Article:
Bilingual Education vs. English Immersion

December 11, 2009 • Volume 19, Issue 43
Which is better for students with limited English?
By Kenneth Jost


A first-grader reads a book in Spanish (AP Photo/Charlie Riedel)
First-grader Kasandra Herrera reads a book in Spanish in her dual-language classroom in Dodge City, Kan., where the Hispanic population has increased dramatically in recent years. (AP Photo/Charlie Riedel)

More than 5 million public school students have limited English proficiency, and the number is growing. Most English learners enter school behind fluent English speakers, and many never catch up either in language or other academic areas. In the 1960s and '70s, the federal government supported bilingual education: teaching English learners in both their native language and in English. A backlash developed in the 1980s and '90s among critics who attacked bilingual education as academically ineffective and politically divisive. They favored instead some form of “English immersion.” Educators and policy makers continue to wage bitter debates on the issue, with each of the opposing camps claiming that research studies support its position. Some experts say the debate should focus instead on providing more resources, including more and better-trained teachers.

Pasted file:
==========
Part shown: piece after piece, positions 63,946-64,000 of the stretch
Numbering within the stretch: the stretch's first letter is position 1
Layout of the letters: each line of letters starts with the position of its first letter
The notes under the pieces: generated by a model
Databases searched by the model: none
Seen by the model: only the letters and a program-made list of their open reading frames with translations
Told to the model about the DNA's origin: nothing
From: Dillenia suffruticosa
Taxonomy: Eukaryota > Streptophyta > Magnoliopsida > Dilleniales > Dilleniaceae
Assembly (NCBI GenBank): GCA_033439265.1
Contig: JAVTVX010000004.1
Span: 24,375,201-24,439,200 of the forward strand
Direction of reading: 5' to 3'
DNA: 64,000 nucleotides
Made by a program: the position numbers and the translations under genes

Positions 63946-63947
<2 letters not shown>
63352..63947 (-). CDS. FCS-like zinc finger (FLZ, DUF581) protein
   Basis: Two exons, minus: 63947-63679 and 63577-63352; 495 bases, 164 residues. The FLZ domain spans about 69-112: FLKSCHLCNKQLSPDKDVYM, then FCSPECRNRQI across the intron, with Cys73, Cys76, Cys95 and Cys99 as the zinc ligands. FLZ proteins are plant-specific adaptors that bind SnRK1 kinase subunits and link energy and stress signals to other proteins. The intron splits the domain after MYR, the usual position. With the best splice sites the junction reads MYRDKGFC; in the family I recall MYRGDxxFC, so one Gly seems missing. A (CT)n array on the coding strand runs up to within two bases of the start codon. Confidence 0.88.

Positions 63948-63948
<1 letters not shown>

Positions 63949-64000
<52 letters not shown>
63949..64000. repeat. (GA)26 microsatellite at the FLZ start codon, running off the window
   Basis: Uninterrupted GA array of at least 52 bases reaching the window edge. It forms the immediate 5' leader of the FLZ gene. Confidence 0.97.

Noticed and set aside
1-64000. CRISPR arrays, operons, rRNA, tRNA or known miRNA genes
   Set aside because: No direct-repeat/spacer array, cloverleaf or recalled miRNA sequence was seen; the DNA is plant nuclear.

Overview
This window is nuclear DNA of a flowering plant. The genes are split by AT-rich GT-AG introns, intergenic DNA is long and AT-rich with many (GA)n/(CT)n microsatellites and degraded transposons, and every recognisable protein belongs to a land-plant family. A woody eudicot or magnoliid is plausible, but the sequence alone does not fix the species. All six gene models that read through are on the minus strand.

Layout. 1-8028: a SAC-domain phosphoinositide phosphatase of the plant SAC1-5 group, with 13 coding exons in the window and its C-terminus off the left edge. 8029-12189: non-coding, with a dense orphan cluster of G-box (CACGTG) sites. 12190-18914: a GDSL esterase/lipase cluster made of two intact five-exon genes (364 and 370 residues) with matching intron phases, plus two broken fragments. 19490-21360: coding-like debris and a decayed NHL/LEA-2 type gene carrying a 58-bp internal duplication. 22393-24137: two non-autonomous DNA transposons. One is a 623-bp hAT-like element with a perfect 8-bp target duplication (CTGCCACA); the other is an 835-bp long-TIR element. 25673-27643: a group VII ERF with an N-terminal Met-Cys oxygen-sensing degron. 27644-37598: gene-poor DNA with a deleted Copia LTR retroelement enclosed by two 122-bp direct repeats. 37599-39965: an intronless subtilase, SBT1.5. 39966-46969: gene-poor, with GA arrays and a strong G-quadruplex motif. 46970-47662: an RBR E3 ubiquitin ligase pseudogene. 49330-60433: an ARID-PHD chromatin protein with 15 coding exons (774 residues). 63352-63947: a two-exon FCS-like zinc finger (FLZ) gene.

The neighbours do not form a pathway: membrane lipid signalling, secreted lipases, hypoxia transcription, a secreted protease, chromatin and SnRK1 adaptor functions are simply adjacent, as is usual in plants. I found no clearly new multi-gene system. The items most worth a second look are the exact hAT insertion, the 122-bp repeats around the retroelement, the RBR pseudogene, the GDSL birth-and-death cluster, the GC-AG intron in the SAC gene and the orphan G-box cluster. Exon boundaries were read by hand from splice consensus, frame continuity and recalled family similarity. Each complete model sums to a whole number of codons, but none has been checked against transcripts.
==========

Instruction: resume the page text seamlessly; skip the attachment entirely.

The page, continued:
ISSUE TRACKER for Related Reports
Bilingual Education and ESL
Dec. 11, 2009  Bilingual Education vs. English Immersion
Nov. 17, 2000  Future of Language
Jan. 19, 1996  Debate Over Bilingualism
Aug. 13, 1993  Bilingual Education
Mar. 11, 1988  Bilingual Education: Does It Work?
Sep. 19, 1980  Foreign Languages: Tongue-Tied Americans
Aug. 19, 1977  Bilingual Education
Sep. 24, 1958  Foreign Language Study
Bilingual and Multicultural Education